Being able to formulate a good argument is the foundation of good journalism and writing in general. Learning how to formulate a good argument, however, is tricky. A good argument should be substantiated by facts, but only considering and presenting facts that reinforce your argument is not formulating a good argument. Isn’t that odd?
Confirmation bias is a psychological tendency where people mould information to confirm an opinion. I am a vegetarian, so I interpret all information relating to eating meat or the meat industry in a pro-vegetarian light. When confronted with an argument about vegetarianism, it’s easy for me to manipulate all the information at hand to make my point. The trouble is, I disregard valuable information in the process.
If, for example, the topic is factory farming, I would argue that it’s cruel to animals and the meat is unhealthy because of hormones injected into factory animals. When I argue this point I disregard the fact that it’s often cheaper to run a factory farm, which means more people can get food at affordable prices.
In your individual capacity you are entitled to cling to an opinion just because you’ve always had it, but as a writer – especially a journalist – you owe it to your readers to be aware of and avoid confirmation bias. Human nature is complex and nothing is ever just black and white. Arguing a point without considering the complexities of the topic is breeding ground for ignorance.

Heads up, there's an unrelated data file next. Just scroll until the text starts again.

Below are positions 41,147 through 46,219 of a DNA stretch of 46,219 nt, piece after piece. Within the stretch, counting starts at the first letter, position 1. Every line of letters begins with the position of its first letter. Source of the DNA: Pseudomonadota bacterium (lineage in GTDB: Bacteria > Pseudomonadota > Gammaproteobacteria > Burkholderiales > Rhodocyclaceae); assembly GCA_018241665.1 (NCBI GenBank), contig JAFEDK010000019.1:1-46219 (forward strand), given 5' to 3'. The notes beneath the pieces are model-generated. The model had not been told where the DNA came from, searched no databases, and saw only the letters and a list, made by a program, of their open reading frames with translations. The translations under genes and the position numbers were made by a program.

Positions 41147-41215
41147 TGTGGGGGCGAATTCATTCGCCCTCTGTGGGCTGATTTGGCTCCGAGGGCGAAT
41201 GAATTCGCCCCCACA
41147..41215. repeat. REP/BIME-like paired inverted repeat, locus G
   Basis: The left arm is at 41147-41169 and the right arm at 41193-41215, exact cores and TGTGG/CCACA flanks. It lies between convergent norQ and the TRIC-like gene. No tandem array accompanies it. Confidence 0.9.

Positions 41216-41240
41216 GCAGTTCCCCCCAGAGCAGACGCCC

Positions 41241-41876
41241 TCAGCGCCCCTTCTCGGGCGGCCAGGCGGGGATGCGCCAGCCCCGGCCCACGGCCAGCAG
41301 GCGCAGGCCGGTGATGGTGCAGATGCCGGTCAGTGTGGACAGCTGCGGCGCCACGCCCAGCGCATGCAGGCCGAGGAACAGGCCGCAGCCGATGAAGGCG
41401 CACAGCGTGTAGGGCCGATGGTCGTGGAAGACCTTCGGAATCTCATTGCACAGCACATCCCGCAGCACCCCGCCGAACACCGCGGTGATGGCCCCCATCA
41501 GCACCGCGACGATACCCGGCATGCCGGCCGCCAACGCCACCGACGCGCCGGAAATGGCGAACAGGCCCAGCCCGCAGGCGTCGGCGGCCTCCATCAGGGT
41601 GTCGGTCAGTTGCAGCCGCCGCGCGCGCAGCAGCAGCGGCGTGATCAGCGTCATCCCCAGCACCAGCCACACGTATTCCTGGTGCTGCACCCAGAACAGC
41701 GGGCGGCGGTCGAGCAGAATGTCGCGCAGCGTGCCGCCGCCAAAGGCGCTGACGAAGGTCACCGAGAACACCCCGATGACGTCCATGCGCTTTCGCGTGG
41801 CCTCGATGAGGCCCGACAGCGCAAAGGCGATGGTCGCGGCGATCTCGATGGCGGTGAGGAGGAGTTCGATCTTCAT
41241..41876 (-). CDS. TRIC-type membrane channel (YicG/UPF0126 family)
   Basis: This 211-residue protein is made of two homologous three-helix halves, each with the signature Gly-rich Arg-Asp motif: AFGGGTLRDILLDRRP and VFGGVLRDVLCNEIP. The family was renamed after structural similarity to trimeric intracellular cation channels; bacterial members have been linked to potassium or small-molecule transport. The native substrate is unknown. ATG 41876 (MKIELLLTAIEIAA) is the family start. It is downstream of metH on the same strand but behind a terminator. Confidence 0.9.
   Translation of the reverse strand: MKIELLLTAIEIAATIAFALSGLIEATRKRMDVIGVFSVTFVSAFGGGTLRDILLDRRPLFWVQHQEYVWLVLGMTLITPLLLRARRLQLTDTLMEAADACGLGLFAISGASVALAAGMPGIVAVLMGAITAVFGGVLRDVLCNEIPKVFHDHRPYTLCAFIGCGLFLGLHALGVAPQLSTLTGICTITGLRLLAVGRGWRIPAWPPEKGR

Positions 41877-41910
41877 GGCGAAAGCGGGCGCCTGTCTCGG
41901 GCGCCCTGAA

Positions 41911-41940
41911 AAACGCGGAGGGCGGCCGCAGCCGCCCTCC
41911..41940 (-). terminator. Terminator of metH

The Boy Wonder (TBW) sent me this synopsis of the book Childlessness Transformed: Stories of Alternative Parenting (it seems interesting – get it here) and I was struck by how powerful it could be to just present opposing facts.
Author Jane English approaches the potentially contentious issue of childlessness by presenting different views of childlessness through the ages and across cultures. In the synopsis she is not trying to persuade the reader of the merits of child bearing or childlessness, she is simply presenting the facts. The reader has the freedom to consider the information the author collated and to draw his or her own conclusions.
A good argument is not only the responsibility of the writer. As readers we have a responsibility to understand the intentions of the person writing the article and to question whether the writer is presenting a good argument. Are you always aware of both sides of the argument when you read? If we’re perfectly honest, more often than not the answer is probably no. You have to ask yourself why that is before accepting the information as fact. Why am I writing an article on good writing? Because I want you to believe that I’m a good and fair writer. If you ask why the article was written by the end of each article, you are forcing yourself to acknowledge the fact that you could have been presented with only one aspect of a complex issue.